Tag Archives: medical history

Abraham Colles—giant among surgeons

Abraham Colles. From the Dr. Steevens’ Hospital, Dublin. Source. Abraham Colles was born in Kilkenny in Ireland in 1773. The story has it that as a boy he found an anatomy book in a field after a flood had destroyed a doctor’s house. He took the book to his owner, a Dr. Butler, who, finding […]

Another look at the medical problems of Jean-Paul Marat: searching for a unitary diagnosis

Howard Fischer Uppsala, Sweden   L’Assassinat de Marat / Charlotte Corday. Paul-Jacques-Aimé Baudry. 1860. Musée d’Arts de Nantes. Via Wikimedia. Jean-Paul Marat (1743-1793) was a practicing physician, scientist, and a leader of the French Revolution. He also suffered from a chronic, intractable skin condition, which troubled the last five years of his life. A tormenting […]

Phillipe Gaucher (1854-1918)

Philippe Charles Ernest Gaucher. Via Wikimedia. In the days when syphilis was rampant in Europe and diagnostic modalities few, many unrelated medical conditions were erroneously attributed to it. There was, for example, the distinguished professor of syphilology and dermatology at the Hôpital Saint-Antoine and the University of Paris, who “aggressively promoted” the idea that poliomyelitis […]

Monet’s illnesses: beyond cataracts

Sally Metzler Chicago, Illinois, USA   Fig. 1: Claude Monet, Apple Trees in Blossom, 1872, Union League Club of Chicago. Fig. 2: Claude Monet, The Japanese Footbridge, ca. 1922, Modern Museum of Art New York. No other artist in the world is more beloved than Claude Monet (1840-1926), the father of French Impressionism. From Shanghai […]

Theodor Kocher (1841-1917)

Emil Theodor Kocher. published in 1909 in Les Prix Nobel p. 66. Via Wikimedia. Theodor Kocher was the first surgeon to ever receive the Nobel Prize. He was born in 1841 in Bern, Switzerland, went to school there, and was first in his class. He studied medicine in Bern and graduated summa cum laude, then went […]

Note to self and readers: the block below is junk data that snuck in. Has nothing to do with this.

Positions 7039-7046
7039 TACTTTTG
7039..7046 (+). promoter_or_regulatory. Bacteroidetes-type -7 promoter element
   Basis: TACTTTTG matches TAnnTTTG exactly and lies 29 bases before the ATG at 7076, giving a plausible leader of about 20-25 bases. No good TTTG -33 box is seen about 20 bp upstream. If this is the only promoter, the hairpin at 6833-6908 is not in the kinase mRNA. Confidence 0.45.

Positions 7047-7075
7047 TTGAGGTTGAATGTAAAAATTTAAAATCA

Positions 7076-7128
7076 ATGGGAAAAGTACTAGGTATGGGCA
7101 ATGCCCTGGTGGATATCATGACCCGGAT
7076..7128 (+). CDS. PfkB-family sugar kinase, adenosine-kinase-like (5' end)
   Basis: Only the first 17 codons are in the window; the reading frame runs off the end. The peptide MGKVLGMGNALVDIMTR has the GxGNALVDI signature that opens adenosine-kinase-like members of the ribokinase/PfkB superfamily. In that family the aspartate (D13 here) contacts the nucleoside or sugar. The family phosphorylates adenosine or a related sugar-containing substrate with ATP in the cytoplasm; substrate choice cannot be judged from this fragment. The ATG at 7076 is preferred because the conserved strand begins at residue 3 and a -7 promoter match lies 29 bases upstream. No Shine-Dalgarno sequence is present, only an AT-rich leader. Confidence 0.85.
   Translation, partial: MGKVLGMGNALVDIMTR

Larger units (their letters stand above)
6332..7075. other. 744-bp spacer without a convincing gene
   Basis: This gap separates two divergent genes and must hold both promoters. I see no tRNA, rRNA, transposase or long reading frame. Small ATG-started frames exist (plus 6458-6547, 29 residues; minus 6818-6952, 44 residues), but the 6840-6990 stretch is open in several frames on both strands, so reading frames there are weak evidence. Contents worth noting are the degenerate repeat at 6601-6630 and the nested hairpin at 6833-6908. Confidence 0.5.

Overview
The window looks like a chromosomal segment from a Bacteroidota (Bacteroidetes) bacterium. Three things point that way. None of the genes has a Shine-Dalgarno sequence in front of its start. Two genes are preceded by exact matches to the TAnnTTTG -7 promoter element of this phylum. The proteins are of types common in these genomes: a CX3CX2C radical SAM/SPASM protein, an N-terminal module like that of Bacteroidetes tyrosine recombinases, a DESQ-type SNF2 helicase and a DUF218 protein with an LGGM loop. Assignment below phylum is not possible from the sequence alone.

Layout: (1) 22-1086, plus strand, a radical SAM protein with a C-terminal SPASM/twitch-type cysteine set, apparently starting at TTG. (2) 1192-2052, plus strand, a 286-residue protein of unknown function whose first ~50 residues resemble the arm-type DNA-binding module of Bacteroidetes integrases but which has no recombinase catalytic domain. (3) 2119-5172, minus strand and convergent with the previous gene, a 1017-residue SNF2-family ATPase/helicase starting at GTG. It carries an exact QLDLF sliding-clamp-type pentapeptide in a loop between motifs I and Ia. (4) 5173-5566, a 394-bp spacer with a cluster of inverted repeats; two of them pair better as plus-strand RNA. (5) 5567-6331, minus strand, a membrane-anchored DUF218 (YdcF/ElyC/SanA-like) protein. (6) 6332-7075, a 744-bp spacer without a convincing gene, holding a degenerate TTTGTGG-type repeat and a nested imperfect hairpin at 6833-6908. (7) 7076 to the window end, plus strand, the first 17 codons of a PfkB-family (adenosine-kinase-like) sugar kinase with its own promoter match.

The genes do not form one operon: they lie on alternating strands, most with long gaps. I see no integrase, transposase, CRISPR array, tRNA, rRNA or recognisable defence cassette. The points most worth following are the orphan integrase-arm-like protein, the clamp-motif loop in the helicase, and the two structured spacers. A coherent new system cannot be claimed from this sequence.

COVID-19 and the Black Death

Colleen Donnelly  Denver, Colorado, United States   A street during the plague in London with a death cart and mourners. Colour wood engraving by E. Evans. Wellcome Library no. 6918i. Source During the fourteenth century waves of the bubonic plague washed across Europe. Doomsday books of the age described an apocalypse that wiped out one-quarter […]

Budapest: medicine and paprika

L. J. Sandlow George Dunea Chicago, Illinois, United States   The Magyars, ancestors of modern Hungarians, came from the region of the Ural Mountains and invaded Europe around AD 800. Crossing the Carpathian Mountains, they conquered the Pannonian plain and established a large and important medieval kingdom. In 1526 they were defeated at the decisive […]

Literatim: essays at the intersections of medicine and culture

Arpan K. Banerjee Solihull, UK   Cover of Literatim: Essays at the Intersections of Medicine and Culture In this interesting collection, medical historian Howard Markel has brought together his previously published essays from the New England Journal of Medicine, Journal of the American Medical Association, and the PBS Newsletter into one volume. The collection of […]

Women in the medical profession: the trial of Jacoba Felicie de Almania

Mariel Tishma Chicago, Illinois, United States   A meeting of doctors at the university of Paris. From the “Chants royaux” manuscript, Bibliothèque Nationale, Paris. BNF, Français 1537, fol. 27v. Source In November 1322 a group of folk healers and empirics were put on trial by the Faculty of Medicine from the University of Paris. Their […]